Honorable Will Hartnett, Chair, House Committee on Judicial Affairs
John Keel, Director, Legislative Budget Board
HB1940 by Luna (Relating to longevity pay for assistant prosecutors.), As Introduced
|Fiscal Year||Probable Net Positive/(Negative) Impact to General Revenue Related Funds|
|Fiscal Year||Probable Revenue Gain fromFelony Prosecutor Supplement Fund||Probable (Cost) fromFelony Prosecutor Supplement Fund|
The bill would amend Government Code, Chapter 41 relating to longevity pay for assistant prosecutors. The bill would create a funding mechanism for assistant prosecutor longevity pay by creating the Felony Prosecutor Supplement Fund and imposing a new court fee of $10 on each bail bond.
The fee would be collected by a court officer and deposited into the county treasury. Each quarter, the county would remit fee revenue, less 10 percent as a collection fee, to the comptroller for deposit into the Felony Prosecutor Supplement Fund. The Comptroller would use the fund to reimburse counties for longevity pay supplements to assistant prosecutors. The county would only be obligated to pay longevity pay supplements to the extent that funds have become available through collections. To the extent the Comptroller would incur costs associated with administering the new fee, such costs are not anticipated to have a significant fiscal impact.
The bill would take effect January 1, 2004, except for the fee collections provision in Section 4 which would take effect September 1, 2003.
Section 1 of the bill would provide a positive fiscal impact to local governments. Under the current law counties pay the assistant prosecutors' longevity pay authorized under Sec. 41.252, Government Code, but the counties are not reimbursed by the state. This bill would require the state to reimburse the counties from the Felony Prosecutor Supplement Fund and would provide that the counties are not required to pay longevity if it exceeds the amount available to the counties from the Felony Prosecutor Supplement Fund.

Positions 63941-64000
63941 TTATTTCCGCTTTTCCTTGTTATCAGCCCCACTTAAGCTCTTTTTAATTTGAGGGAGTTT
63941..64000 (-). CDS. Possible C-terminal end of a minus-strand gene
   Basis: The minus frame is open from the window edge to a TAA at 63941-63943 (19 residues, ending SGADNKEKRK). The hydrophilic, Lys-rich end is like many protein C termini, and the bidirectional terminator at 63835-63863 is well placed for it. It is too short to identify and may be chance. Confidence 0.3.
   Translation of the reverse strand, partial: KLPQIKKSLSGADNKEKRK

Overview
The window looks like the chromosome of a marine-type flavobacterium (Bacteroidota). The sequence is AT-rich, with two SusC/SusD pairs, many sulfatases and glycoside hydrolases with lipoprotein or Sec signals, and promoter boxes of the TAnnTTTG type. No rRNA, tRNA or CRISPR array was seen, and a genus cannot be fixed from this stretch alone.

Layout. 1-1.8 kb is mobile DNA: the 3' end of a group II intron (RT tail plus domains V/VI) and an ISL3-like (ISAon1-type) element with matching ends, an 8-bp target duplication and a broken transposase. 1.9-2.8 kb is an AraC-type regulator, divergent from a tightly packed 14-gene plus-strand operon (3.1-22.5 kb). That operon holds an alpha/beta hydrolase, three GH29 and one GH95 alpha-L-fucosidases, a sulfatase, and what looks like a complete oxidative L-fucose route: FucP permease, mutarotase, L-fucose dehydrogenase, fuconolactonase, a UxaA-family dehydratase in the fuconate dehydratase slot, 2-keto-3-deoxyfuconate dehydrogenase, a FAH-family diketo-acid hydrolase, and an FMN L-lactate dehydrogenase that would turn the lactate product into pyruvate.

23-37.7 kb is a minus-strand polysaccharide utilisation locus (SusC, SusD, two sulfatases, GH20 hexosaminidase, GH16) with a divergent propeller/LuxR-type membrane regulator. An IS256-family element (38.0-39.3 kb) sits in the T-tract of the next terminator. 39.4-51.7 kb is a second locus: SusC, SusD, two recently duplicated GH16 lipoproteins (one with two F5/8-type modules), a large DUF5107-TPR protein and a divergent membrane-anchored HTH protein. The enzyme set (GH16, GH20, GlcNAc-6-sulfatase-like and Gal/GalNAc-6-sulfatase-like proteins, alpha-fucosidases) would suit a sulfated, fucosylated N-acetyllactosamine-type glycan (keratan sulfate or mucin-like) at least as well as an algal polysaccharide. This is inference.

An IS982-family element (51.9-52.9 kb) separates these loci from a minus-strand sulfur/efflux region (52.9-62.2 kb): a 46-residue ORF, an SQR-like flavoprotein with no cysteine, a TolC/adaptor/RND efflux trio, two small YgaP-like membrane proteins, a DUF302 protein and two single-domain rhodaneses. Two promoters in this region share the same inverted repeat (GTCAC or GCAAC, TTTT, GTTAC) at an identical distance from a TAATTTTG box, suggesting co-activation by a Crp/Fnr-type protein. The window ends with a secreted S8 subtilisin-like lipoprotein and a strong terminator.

Section 2 of the bill would also provide a positive fiscal impact for counties. The Comptroller of Public Accounts, using information from the Texas Department of Public Safety and the U.S. Department of Justice, estimated that in fiscal year 2004, there would be a gain to local governments of $224,000. In fiscal year 2005, the gain would be $240,000. In fiscal year 2006, the gain would be $237,000. In fiscal year 2007, the gain would be $234,000. In fiscal year 2008, the gain would be $231,000.
Individual counties would see gains in revenue proportional to the number of bonds issued in the county. In fiscal year 2004, Harris County would see a gain of $52,409, while Oldham County would see a gain of $51.
212 Office of Court Administration, Texas Judicial Council, 304 Comptroller of Public Accounts
JK, JO, GO, VDS, TB, KG